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A lasting peace in Central Europe?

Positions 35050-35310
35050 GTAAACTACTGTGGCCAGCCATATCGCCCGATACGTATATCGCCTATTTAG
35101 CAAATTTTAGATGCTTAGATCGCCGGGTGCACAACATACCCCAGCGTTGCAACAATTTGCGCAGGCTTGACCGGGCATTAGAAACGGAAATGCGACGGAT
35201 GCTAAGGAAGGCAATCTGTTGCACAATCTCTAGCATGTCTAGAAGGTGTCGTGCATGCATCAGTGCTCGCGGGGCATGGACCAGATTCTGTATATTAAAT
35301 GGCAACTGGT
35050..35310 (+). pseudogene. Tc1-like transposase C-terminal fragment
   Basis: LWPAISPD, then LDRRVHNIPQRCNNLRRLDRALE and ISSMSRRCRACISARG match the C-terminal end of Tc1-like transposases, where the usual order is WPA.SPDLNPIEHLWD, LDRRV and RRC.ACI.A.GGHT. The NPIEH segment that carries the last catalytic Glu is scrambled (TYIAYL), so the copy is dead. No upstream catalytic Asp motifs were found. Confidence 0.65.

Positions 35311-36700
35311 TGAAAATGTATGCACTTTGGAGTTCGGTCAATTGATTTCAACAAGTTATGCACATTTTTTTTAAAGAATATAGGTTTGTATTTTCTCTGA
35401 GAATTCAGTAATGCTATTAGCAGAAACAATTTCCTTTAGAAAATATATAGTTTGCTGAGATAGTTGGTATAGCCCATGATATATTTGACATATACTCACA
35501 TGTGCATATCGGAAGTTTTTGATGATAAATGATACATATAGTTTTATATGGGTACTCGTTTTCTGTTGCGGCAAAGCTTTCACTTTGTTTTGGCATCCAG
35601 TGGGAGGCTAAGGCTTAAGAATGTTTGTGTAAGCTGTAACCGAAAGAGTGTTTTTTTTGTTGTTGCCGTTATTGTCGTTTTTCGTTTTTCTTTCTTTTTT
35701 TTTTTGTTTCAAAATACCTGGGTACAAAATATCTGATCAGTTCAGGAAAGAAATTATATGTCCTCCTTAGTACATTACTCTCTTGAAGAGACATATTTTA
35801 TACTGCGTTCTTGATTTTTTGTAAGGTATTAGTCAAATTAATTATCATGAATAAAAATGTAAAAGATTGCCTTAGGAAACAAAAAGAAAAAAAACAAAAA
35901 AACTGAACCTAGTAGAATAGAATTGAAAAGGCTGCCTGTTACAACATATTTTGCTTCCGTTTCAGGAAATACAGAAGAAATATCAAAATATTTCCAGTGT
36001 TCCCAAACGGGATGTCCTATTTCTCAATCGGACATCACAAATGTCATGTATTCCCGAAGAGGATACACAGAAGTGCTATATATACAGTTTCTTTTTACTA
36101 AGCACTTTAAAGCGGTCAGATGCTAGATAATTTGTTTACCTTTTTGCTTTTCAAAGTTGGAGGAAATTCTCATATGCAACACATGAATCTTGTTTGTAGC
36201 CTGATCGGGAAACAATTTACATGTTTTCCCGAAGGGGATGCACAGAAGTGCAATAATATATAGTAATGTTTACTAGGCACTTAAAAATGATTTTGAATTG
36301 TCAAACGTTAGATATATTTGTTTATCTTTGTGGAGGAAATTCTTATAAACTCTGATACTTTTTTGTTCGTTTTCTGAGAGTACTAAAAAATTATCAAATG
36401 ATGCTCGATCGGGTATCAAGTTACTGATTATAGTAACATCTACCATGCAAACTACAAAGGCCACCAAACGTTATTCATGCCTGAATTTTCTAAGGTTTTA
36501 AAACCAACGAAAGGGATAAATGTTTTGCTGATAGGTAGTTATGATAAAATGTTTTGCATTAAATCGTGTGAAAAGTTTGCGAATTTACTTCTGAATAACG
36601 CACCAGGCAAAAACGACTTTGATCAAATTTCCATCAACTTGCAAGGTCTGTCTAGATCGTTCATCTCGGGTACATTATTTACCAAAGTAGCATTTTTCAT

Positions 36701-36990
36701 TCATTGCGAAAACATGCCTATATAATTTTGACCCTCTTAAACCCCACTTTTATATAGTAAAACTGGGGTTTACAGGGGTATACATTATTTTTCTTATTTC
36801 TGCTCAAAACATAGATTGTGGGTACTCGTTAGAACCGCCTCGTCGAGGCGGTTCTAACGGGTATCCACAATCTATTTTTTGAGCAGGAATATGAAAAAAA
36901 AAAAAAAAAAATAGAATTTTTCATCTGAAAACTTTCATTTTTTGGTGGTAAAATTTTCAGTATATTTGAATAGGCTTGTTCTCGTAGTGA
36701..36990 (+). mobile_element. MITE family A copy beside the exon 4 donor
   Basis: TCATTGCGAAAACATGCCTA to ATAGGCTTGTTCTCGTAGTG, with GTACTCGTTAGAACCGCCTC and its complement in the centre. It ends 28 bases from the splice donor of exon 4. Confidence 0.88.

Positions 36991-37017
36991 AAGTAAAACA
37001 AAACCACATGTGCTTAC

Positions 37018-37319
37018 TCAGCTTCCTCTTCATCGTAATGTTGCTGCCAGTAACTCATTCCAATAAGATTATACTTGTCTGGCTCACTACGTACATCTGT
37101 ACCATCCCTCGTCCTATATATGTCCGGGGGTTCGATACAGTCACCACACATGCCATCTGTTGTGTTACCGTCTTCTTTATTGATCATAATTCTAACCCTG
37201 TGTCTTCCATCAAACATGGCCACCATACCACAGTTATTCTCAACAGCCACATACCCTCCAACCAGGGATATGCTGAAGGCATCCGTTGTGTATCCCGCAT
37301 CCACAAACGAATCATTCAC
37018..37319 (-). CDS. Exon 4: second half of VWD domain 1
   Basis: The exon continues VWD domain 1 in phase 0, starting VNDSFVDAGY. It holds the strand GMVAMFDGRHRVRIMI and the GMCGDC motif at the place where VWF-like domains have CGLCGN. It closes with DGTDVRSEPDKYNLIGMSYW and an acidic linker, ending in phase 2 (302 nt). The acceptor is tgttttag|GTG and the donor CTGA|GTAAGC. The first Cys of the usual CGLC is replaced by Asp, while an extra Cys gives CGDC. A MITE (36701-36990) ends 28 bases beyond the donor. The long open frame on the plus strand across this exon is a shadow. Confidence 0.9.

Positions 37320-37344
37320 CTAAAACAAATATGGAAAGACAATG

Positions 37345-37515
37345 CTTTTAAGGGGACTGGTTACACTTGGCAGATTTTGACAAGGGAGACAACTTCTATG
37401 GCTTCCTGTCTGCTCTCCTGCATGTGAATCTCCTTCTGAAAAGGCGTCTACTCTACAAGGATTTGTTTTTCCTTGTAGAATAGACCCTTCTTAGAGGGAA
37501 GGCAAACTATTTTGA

Forty years ago, Karl Deutsch claimed that the North Atlantic area, Western Europe and North America, had developed a long way towards becoming a `security-community', and put forward policy proposals designed to continue and strengthen the process of development. That security-community has proved itself strong and lasting, a guarantor of peace in Western Europe. This study is about extending that community eastwards, and makes the claim that a lasting peace is already beginning to be consolidated in the area of Central and East European that was under Soviet domination during the Cold War. What is a security-community? Deutsch defined it as a community `in which there is real assurance that the members of that community will not fight each other physically, but will settle their disputes in some other way.' He distinguished between `amalgamated' security-communities, states or other political units with a supreme centre of decision-making, and `pluralistic' security-communities, comprising separate governmental units; it is the latter type that has developed so effectively in the North Atlantic area. The exclusion of the use of force between the states of a security-community must be not just a matter of political declaration and international law, but a real and firmly established change in the conduct of their international relations. There is no necessary connection, either in the North Atlantic area or elsewhere, between a security-community and an international institution, treaty, or alliance. A security-community cannot be created by fiats or secretariats, nor can it be sustained by promises alone.